Bedrock Gardens is located in the small neighboring town of Lee, New Hampshire.
It is a 20-acre garden that includes wonderful landscape designs, large variety of plants, shrubs and trees, hardscape, stone walls, water features, and is punctuated with sculptures that capture your attention at every turn of the head.
In 1987, the owners, Jill Nooney and Bob Munger, started this garden at their 37-acre farm home. Jill is the genius behind the design and fine art while Bob is the engineer. Jill’s artwork is available for sale at Fine Garden Art.
Since it has become a destination garden, there is now an open-house schedule so that others can enjoy the fruits of their labors and designs.
Many of my fellow Strafford County Master Gardeners volunteer their time working at this beautiful garden, and we recently spent a lovely morning touring and having our quarterly meeting.
Next time you’re planning a meeting, choose a garden instead of a conference room. Watch for the smiles. :-)
A few years ago, we built our daughter a hoop house. She has made updates and put it to good use over the years for starting her heirloom vegetables early and enjoying her tomato crop later than the New England seasons normally allow. It also became quite apparent that blight affected the tomato plants in the hoop house less than those in the raised beds.
We decided this year to try some hoops over two 4′ x 8′ raised beds that contain tomato and pepper plants. We wanted something simple that could be taken down in the fall because during the winter we move a lot of snow in that direction.
We clamped pvc pipes to the outside of the beds, trying a couple of different sized pipes and redesigning the tops several times, but they bowed out no matter what we did.
So, we drove rebar inside the beds and slipped the pvc pipes over the rebar. We covered it with plastic, rolled up the sides, and clamped it down. Pretty simple, and we are happy with the end result.
Until we order or make some pvc clamps, these basic black clamps we had on hand have been working pretty well.
Here’s hoping the tomato plants are happy and will produce a lot of delicious fruit.
Do you use hoops in your garden?
$47.68 – 16 pieces of 1/2″ x 4′ rebar (4 per bed) @ $2.98 each
$16.24 - 8 pieces of 1/2″ x 10′ pvc pipe (4 per bed) @ $2.03 each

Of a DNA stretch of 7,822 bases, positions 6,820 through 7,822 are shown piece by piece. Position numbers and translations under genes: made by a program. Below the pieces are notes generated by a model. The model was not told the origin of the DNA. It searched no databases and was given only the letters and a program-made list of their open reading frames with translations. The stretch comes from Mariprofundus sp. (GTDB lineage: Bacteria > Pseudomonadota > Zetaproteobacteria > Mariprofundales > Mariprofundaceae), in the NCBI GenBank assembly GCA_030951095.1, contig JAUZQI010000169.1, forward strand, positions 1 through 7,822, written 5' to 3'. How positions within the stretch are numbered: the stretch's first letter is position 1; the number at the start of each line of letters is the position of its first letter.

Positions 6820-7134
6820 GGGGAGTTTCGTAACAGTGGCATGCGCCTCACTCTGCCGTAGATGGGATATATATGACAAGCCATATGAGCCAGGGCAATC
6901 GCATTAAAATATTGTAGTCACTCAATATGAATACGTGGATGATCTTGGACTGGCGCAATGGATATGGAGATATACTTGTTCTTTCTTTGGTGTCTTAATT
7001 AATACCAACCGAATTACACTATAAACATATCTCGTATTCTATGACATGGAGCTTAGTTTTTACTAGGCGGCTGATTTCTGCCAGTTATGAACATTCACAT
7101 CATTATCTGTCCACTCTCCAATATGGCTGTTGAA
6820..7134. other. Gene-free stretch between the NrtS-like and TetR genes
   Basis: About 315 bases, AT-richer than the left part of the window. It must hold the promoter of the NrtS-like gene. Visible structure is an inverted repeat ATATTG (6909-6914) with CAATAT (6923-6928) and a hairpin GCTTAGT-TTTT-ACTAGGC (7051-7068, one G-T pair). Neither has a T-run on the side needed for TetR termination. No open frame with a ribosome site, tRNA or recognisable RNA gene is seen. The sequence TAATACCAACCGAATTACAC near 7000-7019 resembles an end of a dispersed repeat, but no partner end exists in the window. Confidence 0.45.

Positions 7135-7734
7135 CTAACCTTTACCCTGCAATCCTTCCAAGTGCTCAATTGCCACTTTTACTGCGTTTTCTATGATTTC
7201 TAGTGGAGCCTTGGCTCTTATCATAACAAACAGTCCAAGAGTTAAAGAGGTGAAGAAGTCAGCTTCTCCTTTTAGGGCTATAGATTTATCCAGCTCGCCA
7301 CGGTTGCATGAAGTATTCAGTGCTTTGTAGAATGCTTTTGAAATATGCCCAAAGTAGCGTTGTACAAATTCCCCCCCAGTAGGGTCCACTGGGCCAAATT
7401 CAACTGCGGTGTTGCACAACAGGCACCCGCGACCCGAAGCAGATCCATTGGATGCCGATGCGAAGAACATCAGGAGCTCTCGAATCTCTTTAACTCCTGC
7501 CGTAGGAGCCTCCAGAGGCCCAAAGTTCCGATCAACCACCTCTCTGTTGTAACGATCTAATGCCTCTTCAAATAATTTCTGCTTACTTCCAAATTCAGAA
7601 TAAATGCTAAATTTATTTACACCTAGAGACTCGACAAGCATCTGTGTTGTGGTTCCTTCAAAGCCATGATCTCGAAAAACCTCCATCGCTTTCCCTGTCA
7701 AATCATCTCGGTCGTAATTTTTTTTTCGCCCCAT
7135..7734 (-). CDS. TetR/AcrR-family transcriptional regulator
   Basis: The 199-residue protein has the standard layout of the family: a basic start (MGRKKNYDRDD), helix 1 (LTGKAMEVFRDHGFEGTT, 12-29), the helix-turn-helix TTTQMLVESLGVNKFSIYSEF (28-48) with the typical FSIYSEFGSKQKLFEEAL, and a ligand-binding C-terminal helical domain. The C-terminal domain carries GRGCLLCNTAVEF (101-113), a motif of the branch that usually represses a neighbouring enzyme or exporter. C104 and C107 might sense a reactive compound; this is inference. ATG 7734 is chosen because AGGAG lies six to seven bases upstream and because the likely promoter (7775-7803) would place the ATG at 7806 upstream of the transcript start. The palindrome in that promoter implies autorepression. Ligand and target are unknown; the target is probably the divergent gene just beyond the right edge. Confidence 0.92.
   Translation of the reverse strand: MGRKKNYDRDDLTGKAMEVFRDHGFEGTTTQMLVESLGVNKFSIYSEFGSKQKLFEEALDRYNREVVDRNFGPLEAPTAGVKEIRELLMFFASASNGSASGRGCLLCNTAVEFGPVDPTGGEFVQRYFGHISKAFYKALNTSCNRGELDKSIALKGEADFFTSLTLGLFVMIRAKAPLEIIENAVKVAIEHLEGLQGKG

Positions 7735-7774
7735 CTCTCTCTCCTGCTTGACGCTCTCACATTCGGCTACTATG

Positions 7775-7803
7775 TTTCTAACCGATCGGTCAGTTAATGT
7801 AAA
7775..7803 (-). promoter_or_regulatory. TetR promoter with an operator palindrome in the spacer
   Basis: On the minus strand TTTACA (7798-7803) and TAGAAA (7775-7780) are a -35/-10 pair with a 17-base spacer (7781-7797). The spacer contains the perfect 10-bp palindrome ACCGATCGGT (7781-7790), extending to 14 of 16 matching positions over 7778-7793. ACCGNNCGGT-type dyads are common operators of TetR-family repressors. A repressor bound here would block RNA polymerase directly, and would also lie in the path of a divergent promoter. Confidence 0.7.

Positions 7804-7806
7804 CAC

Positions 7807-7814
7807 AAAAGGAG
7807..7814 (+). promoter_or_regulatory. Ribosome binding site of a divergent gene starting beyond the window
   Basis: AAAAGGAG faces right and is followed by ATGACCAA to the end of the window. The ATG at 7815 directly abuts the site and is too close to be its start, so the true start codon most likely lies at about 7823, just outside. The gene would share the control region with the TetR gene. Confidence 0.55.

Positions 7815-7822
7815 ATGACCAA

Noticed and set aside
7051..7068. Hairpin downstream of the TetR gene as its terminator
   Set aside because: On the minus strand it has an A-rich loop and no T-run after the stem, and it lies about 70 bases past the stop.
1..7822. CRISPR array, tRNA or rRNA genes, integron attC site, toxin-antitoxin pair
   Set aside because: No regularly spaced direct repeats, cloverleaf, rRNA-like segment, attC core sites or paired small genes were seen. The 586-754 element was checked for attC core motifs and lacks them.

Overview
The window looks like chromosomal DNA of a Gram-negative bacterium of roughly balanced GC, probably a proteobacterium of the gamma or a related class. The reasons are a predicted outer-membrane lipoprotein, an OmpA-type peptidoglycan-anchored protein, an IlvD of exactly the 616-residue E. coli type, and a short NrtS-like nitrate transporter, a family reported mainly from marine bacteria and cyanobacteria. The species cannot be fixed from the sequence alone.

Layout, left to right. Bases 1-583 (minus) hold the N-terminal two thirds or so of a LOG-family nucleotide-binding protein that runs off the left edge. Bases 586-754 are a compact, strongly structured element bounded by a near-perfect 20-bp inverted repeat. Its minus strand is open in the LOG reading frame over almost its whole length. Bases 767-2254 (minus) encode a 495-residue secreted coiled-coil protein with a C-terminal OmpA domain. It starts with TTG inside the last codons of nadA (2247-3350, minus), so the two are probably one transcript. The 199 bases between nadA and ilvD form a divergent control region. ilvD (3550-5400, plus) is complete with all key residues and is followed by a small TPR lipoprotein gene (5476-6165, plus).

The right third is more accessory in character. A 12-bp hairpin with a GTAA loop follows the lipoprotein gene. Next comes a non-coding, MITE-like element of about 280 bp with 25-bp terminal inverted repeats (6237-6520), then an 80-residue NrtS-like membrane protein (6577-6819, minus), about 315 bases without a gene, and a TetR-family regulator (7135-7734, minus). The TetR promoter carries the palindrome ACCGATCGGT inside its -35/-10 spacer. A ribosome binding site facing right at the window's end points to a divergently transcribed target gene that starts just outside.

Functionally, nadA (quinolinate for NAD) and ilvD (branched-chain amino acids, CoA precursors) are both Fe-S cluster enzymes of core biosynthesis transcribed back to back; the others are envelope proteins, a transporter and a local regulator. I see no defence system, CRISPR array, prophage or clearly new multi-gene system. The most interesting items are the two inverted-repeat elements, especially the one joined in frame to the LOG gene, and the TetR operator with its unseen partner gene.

$ 9.50 – 25′ of 3.5 mil plastic
$73.42 – Total Cost
Don’t you love it when you read about building a large hoop house for $50? Not so much. :-)
In the mid 1800′s, western Kansas was home to Native American Indians, buffalo, and a few settlers living in dugouts. When the Kansas Pacific Railroad tracks went through, a group of Germans from Pennsylvania arrived and formed a community which later became Gorham around 1878.
In 1894, the cornerstone was laid for St. Mary’s Catholic Church, and the first mass was said on Christmas 1898.
Gorham, like many of the other small towns in western Kansas, experienced the thrill of an oil boom in the 1920′s, and it lasted for several years. Once the oil boom died down, it returned to its earlier small town roots.
My husband was born in Gorham and, along with his parents and nine siblings, called Gorham ‘home’ for many happy years with St. Mary’s church playing a vital role in their Catholic family.
When we were back in 2012, many of us were able to attend mass together and visit the cemetery where loved ones are buried.
St. Mary’s Church, as well as the town of Gorham itself, may be considered relics; but the current 300+ residents have joined together to maintain a vibrant small-town community that they are proud to call ‘home.’
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To see other interpretations of Relic, click here.
We grow raspberries, blackberries, blueberries, Concord grapes, and strawberries and cherries if we get lucky. The blueberries and the raspberries are starting to turn.
After checking our loaded bushes, I was out working in the yard and took some weeds to the compost pile. I noticed that there were quite a few ripe black cap raspberries growing on the edge of the wetlands. If only I could get to them over the compost pile.
So over the pile I go, pick a nice bowl and fall on the way back. Good news – I didn’t drop the berries. :-)
The tomatoes, cucumbers, squash and peas are growing beautifully. We’re eating as much lettuce as humanly possible and still have enough to share.
This week we get ready for our camping trip at Lake Winnepesaukee next week with the grandkids and our good camping friends from up north. All the swimming gear and clean linens are packed in the trailer, and I’ve started the grocery shopping. When we camp for our second week in August, we’ll hope the wild blackberries are in season because the bushes drip with large, juicy, blackberries and everyone loves them.
Camping means comfortable clothes including plenty of T-shirts. So, I did sit down for a while at the embroidery machine to dress up a few plain shirts.
I live outside in the summer whether it is gardening or camping. Inside can await my arrival in November. :-)
Are you an outside or inside person?